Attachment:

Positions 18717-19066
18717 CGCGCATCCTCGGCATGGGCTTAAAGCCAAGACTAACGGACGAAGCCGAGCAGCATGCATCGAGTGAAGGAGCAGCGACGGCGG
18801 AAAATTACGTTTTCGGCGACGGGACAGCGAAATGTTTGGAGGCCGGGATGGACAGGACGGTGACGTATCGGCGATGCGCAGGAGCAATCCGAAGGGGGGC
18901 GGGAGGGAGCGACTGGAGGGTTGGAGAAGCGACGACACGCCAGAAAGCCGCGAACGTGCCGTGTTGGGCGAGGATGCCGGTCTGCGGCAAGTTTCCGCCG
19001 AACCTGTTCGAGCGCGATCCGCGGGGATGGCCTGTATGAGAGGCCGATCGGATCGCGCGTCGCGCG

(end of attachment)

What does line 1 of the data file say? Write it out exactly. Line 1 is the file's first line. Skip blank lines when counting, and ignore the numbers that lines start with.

Positions 18717-19066